If you feel that the change is so strange or quirky that you absolutely must give some sort of background information, then write a comment. Making the reader search up a specific ticket to understand the code is a gigantic time sink, especially since most tickets have multiple comments. No one wants to read through all that text. Summarize it in a single comment and move on.

Storing Variables For No Reason


It’s a common practice for developers to do something along the lines of this :

def foobar(num):
  return num * 13

#Doing this
num = foobar(32)
print(num)

#As opposed to
print(foobar(32))

In this case, as long as “num” is not set to some wildly long function call, there is no reason to store it as a variable. In this case, foobar(32) is short, so it should be directly inputted into another function, rather than being set to a variable, and then inputted into the function.

Assigning it to a variable when the functional call is short tells the reader, “The variable num is important. It will be reused later in some way somewhere down the line.”

Not only that, but unnecessarily creating variables adds extraneous code for no good reason.

Conclusion


Boat anchors are everywhere in code. If you can avoid them, you will make not only your life easier, but everyone else’s as well. No one wants to waste time reading excessive code. Reading code is already difficult. Making your peers read more code than necessary hurts their productivity and makes coding an unpleasant experience.

So be a good person. Prune off the excess and correct the outdated. If you find any excessive code, then remove it. If the documentation is inaccurate or outdated, fix it. It might be a thankless job, but know that you’ll have made the world just a little brighter in the process.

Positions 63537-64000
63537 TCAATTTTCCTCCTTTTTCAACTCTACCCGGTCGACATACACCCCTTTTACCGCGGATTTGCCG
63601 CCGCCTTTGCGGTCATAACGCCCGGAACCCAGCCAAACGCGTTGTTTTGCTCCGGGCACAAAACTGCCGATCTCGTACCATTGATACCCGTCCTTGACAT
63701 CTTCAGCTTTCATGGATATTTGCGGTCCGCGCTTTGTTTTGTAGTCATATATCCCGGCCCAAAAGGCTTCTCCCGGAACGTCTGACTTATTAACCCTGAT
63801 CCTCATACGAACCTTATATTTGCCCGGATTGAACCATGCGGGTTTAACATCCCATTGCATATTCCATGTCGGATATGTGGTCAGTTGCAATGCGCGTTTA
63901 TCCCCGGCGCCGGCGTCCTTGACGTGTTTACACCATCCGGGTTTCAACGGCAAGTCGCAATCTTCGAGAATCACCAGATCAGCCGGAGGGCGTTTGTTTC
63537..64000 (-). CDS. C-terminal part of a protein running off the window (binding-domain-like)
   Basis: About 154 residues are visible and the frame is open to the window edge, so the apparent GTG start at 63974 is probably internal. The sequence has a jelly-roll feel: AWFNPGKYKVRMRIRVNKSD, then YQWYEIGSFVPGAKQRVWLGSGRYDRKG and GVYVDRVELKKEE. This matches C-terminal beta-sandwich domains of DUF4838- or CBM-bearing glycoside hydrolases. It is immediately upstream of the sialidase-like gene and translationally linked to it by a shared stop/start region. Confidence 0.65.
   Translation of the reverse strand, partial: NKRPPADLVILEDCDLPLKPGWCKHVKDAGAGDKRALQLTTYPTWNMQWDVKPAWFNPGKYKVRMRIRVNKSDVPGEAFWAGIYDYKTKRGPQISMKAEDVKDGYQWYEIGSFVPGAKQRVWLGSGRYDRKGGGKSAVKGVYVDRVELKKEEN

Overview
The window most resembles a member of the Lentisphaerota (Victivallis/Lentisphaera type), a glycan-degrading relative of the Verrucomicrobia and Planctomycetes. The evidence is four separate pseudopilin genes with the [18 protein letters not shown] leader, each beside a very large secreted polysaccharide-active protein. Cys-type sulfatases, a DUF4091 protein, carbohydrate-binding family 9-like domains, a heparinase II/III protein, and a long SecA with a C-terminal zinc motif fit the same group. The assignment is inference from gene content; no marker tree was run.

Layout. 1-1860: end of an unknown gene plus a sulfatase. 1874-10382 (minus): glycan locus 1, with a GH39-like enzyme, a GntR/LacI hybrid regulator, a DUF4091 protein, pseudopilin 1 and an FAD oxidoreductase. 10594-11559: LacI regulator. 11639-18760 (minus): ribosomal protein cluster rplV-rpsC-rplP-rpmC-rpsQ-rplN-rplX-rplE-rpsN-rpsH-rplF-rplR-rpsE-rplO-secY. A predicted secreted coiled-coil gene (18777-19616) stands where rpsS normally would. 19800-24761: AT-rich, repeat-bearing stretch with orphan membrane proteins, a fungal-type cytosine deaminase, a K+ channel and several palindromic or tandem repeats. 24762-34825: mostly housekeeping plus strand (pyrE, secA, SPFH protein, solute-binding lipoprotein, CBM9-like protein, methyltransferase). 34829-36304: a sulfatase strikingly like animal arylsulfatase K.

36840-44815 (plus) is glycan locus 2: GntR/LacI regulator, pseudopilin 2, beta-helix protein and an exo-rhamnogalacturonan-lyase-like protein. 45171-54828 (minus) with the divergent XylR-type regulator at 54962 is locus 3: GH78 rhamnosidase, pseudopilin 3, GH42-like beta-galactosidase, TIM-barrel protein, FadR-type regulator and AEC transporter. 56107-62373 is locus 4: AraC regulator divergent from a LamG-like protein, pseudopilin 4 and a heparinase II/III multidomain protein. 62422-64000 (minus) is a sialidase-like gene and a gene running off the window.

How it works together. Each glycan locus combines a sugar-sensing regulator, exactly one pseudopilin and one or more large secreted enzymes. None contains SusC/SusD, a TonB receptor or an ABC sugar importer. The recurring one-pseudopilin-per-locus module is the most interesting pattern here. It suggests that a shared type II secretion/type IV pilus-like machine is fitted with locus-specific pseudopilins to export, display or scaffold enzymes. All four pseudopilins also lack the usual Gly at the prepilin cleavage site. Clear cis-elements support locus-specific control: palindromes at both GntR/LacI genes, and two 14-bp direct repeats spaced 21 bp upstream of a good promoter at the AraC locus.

Canny Edge Detection in Python with OpenCV

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In my previous tutorial, Color Detection in Python with OpenCV, I discussed how you could filter out parts of an image by color.

While it will work for detecting objects of a particular color, it doesn’t help if you’re trying to find a multi-colored object.

For this tutorial, we will be using this basket of fruits.

fruitbasket

Let’s say we wanted to detect everything except for the table.

We could try and use color, but that would fail very quickly because all of the fruits are different colors. Since canny edge detection doesn’t rely on color, we can use it to solve our problem.

Canny Edge Detection


If I asked you to draw around the basket, you could easily do it.

But hold on, why is it possible for you to differentiate between the basket and the table?

The answer is that the basket has a different image gradient than the table.

To understand what I mean, take a look at the same image in black and white.

fruitbasket_blackwhite